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Syria opposition offers its conditions for peace talks

By Agencies in Beirut, Lebanon and Damascus, Syria | China Daily | Updated: 2013-11-12 07:28

Syria's main opposition group said on Monday it was willing to attend peace talks on the condition that President Bashar al-Assad transfer power and is excluded from any transition process.

In a statement issued after two days of meetings in Istanbul, the key National Coalition said it would take part in mooted peace talks in Geneva "on the basis of the full transfer of power".

It also stipulated "that Assad and those with the blood of Syrians on their hands have no role in the transitional phase and Syria's future".

Speaking shortly afterward, US Secretary of State John Kerry said any decision by the opposition to take part in talks would be a "big step".

Syrian opposition figures have long said that Assad should have no role in any political transition process, insisting he must step down.

But the Syrian government, while expressing willingness to attend the proposed Geneva conference, insists that Assad's departure from power is not up for discussion.

"A consensus has been reached among the coalition members about the need to take part in the Geneva II conference," the Syrian National Coalition said in the statement.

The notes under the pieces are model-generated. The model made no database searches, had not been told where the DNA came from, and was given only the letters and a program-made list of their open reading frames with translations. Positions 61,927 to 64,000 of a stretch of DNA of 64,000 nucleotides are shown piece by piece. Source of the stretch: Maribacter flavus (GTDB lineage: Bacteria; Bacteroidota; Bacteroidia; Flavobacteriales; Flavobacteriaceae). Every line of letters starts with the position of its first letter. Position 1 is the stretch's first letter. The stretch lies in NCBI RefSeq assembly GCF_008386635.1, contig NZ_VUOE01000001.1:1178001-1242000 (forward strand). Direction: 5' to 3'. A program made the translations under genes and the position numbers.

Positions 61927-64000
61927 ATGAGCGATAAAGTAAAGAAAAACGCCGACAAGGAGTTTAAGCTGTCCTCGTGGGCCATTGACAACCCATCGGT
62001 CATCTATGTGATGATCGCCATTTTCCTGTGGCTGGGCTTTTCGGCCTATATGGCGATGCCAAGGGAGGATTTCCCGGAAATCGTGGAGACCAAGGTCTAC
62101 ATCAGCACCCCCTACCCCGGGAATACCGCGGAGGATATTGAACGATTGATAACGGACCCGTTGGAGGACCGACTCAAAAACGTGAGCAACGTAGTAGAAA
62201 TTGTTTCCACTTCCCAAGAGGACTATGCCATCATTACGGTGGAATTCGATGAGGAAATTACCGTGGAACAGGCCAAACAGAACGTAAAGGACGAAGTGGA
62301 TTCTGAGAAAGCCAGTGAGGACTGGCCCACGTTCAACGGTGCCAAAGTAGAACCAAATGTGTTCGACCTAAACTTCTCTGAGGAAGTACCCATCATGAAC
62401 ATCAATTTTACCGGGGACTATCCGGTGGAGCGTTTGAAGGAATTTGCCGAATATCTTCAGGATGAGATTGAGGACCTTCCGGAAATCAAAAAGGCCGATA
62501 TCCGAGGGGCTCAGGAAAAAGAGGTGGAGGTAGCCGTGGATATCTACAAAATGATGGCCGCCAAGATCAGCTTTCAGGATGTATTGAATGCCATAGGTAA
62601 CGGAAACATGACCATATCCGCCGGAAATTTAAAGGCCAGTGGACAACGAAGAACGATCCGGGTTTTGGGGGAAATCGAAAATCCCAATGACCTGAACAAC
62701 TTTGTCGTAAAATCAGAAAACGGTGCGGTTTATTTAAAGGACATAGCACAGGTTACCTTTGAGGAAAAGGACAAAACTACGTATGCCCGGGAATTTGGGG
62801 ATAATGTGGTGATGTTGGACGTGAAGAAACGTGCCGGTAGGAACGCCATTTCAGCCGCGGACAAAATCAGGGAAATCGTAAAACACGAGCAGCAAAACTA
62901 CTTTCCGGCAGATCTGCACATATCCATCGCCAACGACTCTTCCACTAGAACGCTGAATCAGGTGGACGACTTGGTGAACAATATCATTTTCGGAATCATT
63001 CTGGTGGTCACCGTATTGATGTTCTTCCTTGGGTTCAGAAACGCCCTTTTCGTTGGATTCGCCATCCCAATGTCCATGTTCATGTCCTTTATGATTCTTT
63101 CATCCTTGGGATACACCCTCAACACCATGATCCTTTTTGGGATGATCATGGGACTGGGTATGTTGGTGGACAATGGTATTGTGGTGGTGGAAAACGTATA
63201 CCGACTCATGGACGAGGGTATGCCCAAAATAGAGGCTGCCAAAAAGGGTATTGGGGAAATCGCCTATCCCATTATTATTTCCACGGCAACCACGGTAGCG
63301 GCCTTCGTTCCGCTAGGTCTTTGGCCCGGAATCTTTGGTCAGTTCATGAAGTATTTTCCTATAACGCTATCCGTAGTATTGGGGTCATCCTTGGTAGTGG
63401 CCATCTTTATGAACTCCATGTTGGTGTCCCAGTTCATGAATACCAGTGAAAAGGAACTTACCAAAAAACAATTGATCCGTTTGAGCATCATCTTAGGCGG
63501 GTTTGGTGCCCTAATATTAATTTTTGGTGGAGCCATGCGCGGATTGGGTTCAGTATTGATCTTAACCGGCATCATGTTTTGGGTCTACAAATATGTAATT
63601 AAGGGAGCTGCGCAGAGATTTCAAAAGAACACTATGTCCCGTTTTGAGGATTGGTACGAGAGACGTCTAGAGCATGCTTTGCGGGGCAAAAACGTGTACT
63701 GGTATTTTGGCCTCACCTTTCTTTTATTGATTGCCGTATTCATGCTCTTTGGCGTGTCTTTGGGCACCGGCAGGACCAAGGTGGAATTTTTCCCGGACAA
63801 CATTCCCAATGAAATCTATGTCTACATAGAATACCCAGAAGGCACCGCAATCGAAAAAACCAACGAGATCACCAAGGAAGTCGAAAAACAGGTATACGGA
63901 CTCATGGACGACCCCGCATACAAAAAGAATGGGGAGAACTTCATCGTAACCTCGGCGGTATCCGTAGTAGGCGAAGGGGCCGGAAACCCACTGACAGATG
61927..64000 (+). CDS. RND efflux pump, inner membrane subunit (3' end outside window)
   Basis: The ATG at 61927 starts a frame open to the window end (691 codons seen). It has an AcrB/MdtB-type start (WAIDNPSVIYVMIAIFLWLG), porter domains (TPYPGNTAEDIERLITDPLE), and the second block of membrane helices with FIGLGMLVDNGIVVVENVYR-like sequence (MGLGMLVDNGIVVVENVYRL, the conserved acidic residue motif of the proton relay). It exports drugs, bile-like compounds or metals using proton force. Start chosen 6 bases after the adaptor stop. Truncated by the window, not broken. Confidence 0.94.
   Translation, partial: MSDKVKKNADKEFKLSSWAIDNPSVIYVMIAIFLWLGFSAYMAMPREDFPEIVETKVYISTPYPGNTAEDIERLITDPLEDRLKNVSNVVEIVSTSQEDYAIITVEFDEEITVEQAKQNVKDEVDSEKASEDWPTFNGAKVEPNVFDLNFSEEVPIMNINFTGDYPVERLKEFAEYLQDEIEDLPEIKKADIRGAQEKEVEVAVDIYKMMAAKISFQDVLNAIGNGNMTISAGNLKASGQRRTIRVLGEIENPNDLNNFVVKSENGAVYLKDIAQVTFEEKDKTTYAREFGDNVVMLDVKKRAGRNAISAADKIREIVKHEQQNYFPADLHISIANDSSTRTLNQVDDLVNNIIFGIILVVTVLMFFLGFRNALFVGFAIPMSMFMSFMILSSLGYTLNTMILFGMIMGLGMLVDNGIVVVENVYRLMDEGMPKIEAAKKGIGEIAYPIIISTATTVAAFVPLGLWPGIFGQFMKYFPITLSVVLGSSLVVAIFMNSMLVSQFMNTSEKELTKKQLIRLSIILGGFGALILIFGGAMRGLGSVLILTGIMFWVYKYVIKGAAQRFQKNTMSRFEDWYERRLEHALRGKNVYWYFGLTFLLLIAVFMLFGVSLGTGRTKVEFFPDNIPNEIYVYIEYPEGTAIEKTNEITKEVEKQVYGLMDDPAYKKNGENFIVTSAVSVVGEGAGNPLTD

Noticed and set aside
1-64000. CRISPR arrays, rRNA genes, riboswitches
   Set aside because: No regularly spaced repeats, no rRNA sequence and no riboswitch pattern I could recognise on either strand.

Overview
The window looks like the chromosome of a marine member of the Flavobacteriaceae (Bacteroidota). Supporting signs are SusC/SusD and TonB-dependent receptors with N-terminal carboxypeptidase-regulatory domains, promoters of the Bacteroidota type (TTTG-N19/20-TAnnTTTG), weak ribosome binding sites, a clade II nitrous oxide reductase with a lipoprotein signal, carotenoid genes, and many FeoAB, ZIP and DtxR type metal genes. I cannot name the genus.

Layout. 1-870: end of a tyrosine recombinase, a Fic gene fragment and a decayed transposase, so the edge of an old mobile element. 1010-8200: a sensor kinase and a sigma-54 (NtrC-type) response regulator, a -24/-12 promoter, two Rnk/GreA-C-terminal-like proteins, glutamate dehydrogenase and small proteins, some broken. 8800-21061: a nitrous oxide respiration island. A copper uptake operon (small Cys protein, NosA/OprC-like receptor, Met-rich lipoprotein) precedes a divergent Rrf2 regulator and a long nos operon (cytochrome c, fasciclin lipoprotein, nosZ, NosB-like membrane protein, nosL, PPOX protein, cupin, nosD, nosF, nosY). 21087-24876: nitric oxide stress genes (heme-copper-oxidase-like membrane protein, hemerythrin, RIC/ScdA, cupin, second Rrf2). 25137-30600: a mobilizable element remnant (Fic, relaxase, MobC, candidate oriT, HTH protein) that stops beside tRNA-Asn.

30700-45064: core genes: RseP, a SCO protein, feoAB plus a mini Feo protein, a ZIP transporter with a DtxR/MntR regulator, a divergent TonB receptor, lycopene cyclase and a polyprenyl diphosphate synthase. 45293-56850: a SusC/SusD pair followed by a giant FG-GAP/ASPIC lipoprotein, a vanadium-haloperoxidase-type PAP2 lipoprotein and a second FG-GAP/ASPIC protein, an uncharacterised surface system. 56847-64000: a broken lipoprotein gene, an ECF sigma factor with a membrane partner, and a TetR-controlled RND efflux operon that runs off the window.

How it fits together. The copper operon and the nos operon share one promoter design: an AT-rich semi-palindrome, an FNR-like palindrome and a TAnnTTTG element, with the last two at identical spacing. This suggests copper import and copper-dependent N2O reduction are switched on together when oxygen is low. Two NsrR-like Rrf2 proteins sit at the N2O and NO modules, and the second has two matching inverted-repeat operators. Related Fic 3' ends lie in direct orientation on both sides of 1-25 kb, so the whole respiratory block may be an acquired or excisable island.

The coalition also required a guarantee that any political conferences should lead to a political transition in Syria, according to the statement.

The opposition had been divided on whether to attend the meeting and the conditions to go to Geneva, leaving the date of the Geneva II conference up in the air.

Earlier the coalition on Sunday said that it would not attend peace talks in Geneva unless it received the backing of the rebels on the ground.

The Arab League has called on the Syrian opposition to attend the Geneva II conference and form their delegation as soon as possible.


 Syria opposition offers its conditions for peace talks

Free Syrian Army fighters prepare to fire what they said is a locally made weapon toward forces loyal to President Bashar al-Assad in Raqqa on Sunday. Nour Fourat / Reuters

(China Daily 11/12/2013 page11)

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